In an outbreak of Salmonella illness tied to cantaloupes that began last month, 302 people in 42 states have now fallen ill. As of Dec. 15, four people had died and 129 had been hospitalized, according to the U.S. Food and Drug Administration.
In Canada, 153 cases linked to the same outbreak were reported by Dec. 15, including 53 hospitalizations and six deaths, health officials there stated.
While Salmonella can make anyone sick, illnesses in this outbreak have been particularly severe, the U.S. Centers for Disease Control and Prevention noted in its own update. The old and very young appear to be especially at risk.
“Adults 65 and older, children under 5 years, and people with weakened immune systems are more likely to get very sick from Salmonella,” the CDC said. “In this outbreak, 40 sick people resided in long-term care facilities and 30 children attended child care centers before they got sick.”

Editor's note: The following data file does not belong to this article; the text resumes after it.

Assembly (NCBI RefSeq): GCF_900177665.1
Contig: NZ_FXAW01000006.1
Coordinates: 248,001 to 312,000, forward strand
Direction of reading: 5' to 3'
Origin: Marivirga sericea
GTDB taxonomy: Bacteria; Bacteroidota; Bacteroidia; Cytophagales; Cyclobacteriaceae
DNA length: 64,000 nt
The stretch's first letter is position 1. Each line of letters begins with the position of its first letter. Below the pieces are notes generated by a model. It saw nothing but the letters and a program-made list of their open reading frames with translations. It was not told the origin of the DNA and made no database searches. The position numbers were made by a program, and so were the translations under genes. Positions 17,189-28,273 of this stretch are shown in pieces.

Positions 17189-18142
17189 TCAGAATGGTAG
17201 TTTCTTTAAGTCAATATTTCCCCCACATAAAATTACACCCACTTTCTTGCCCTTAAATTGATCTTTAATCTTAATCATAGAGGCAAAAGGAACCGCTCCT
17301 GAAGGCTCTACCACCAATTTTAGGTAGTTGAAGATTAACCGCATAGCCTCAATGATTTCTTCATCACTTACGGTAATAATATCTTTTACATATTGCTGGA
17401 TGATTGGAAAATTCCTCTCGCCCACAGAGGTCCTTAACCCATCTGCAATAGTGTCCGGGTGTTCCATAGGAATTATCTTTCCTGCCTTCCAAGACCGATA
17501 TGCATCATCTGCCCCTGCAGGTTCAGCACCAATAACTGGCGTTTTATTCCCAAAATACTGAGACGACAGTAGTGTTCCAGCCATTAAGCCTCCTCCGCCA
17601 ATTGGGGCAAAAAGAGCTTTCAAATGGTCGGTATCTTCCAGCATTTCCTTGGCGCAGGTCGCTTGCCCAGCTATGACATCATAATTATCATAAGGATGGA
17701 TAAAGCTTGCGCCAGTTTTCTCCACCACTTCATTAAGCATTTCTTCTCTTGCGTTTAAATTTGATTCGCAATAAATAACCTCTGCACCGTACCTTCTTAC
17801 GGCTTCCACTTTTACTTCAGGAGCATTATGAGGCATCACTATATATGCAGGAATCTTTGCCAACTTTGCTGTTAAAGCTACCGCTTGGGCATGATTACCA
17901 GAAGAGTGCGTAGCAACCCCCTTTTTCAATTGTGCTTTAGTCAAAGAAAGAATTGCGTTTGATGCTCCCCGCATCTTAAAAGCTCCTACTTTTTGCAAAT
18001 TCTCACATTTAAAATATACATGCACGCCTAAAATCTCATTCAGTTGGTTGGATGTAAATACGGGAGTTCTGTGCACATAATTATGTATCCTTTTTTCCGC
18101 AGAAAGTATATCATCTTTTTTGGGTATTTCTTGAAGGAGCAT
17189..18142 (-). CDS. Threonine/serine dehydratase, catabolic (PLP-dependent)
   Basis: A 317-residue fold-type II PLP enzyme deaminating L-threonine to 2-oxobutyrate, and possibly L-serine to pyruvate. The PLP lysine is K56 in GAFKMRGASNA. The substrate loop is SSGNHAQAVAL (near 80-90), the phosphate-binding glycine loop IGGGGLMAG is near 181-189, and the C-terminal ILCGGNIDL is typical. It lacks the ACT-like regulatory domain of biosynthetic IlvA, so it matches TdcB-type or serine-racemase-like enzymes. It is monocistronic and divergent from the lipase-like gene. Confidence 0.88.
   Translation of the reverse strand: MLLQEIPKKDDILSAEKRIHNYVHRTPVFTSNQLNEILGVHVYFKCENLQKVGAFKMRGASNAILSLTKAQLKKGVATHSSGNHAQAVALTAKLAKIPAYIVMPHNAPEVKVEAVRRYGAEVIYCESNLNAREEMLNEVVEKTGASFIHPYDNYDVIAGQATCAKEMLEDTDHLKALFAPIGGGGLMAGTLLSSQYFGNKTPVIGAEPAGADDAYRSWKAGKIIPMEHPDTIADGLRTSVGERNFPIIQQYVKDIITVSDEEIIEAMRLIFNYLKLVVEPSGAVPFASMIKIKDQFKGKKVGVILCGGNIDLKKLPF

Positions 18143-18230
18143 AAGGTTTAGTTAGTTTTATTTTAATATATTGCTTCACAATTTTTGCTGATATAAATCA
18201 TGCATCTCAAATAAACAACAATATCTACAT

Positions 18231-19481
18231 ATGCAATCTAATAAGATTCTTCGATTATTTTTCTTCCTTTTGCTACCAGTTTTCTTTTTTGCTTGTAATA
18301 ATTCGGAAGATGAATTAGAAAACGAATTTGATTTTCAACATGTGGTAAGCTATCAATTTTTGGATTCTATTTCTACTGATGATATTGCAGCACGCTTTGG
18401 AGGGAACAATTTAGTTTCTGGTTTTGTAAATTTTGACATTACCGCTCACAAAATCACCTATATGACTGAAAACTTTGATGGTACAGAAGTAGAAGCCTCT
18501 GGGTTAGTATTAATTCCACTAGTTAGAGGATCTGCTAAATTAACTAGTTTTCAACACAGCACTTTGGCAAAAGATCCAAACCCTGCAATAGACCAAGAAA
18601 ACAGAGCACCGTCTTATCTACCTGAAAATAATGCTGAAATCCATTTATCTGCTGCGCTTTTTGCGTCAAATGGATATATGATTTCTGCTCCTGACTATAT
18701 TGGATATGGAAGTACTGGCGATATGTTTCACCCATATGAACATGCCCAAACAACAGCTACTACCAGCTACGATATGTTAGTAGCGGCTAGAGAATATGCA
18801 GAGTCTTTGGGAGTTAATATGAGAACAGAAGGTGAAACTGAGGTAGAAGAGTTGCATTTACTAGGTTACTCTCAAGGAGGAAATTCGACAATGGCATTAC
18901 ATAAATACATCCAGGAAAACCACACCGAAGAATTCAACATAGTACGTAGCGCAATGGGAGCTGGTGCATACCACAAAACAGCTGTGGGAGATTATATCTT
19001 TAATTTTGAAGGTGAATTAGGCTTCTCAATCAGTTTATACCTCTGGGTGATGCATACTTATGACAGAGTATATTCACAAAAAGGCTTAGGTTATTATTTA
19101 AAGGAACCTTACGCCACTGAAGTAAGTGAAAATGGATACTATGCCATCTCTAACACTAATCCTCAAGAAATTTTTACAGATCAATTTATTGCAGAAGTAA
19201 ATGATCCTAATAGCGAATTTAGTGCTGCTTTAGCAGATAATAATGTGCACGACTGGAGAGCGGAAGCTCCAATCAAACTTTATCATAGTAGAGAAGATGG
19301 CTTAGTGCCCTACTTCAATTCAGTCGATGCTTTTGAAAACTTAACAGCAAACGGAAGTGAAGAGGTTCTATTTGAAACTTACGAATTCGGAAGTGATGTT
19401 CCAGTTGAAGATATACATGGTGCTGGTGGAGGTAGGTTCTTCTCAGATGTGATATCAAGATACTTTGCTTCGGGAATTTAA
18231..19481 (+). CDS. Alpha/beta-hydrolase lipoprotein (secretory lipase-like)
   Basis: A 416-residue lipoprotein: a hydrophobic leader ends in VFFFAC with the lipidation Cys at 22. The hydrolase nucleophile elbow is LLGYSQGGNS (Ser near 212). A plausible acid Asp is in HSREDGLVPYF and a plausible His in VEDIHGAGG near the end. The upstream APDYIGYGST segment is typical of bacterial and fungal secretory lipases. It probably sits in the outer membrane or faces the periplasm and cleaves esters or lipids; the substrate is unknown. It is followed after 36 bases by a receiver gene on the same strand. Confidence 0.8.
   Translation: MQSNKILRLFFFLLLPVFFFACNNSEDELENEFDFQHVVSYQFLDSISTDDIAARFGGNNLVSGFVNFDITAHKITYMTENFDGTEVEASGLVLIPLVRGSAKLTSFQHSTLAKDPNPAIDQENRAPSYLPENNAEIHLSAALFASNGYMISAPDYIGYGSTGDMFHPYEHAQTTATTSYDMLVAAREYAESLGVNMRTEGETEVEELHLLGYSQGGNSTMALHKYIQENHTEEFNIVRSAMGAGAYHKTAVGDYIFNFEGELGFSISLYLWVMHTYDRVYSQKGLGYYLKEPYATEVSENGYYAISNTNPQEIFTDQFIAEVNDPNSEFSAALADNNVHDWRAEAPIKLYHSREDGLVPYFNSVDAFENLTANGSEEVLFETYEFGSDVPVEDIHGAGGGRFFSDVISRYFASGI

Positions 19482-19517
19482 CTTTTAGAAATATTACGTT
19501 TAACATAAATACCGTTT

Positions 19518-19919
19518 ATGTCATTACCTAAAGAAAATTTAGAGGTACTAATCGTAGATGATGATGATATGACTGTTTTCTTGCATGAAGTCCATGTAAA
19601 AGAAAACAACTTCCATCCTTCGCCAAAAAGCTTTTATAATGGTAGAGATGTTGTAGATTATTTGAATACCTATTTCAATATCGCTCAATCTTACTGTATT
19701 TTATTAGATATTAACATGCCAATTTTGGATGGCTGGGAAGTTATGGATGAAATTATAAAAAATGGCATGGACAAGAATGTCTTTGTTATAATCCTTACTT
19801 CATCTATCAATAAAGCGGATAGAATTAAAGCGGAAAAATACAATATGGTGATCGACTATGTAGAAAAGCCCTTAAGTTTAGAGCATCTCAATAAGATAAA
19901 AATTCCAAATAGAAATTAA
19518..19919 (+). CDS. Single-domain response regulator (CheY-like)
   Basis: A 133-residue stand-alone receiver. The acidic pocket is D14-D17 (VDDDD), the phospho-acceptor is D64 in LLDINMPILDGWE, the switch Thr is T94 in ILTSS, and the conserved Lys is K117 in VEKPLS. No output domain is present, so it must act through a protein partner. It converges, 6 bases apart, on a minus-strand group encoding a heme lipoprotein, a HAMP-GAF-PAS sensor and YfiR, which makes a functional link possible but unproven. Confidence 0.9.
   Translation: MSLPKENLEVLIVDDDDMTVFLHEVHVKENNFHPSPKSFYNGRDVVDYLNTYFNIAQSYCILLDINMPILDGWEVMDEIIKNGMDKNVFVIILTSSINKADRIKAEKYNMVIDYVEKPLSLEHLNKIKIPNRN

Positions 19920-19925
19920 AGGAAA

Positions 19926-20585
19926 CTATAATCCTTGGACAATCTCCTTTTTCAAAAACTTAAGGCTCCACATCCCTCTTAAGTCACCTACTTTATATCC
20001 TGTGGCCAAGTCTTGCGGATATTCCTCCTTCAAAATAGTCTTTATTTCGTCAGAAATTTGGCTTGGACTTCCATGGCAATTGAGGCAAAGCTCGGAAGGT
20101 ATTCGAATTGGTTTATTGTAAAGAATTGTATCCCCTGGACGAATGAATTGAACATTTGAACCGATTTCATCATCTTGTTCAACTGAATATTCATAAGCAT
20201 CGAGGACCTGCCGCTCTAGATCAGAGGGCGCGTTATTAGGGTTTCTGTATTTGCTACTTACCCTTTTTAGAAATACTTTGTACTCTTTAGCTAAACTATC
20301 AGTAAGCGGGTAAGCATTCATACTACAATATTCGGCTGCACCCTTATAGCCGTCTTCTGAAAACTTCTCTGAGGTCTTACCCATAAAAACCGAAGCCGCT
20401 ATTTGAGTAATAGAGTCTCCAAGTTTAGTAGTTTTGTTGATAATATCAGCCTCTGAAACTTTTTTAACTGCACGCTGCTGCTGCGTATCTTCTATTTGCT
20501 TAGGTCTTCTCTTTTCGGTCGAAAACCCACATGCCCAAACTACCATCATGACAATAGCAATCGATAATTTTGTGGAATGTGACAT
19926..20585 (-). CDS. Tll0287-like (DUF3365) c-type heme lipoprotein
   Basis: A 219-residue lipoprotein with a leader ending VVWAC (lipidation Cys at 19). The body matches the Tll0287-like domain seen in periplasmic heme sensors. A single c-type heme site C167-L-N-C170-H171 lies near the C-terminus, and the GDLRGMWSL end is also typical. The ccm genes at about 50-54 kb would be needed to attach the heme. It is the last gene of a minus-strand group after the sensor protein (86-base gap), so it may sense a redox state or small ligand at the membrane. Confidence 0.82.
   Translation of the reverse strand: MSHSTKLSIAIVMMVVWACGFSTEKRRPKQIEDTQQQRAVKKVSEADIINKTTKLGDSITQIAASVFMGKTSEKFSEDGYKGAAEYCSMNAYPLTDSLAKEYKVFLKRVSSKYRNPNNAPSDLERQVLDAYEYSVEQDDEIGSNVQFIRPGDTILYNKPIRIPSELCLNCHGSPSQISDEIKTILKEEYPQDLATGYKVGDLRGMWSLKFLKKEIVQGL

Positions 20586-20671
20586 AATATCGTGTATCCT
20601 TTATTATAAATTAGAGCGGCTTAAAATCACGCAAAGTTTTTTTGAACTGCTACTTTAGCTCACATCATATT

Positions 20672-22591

Given the number of cases observed among the elderly and children, the “CDC [also] advises facilities that care for people who are at higher risk for severe illness to not serve cantaloupes that may be contaminated,” the agency said. “This includes recalled cantaloupes and cantaloupe that was supplied pre-cut if the brand of whole cantaloupes used are not known.”
The outbreak was first reported Nov. 14. The CDC has stressed that the true number of illnesses is likely far higher than announced, because many people recover without medical care and are not tested for Salmonella.
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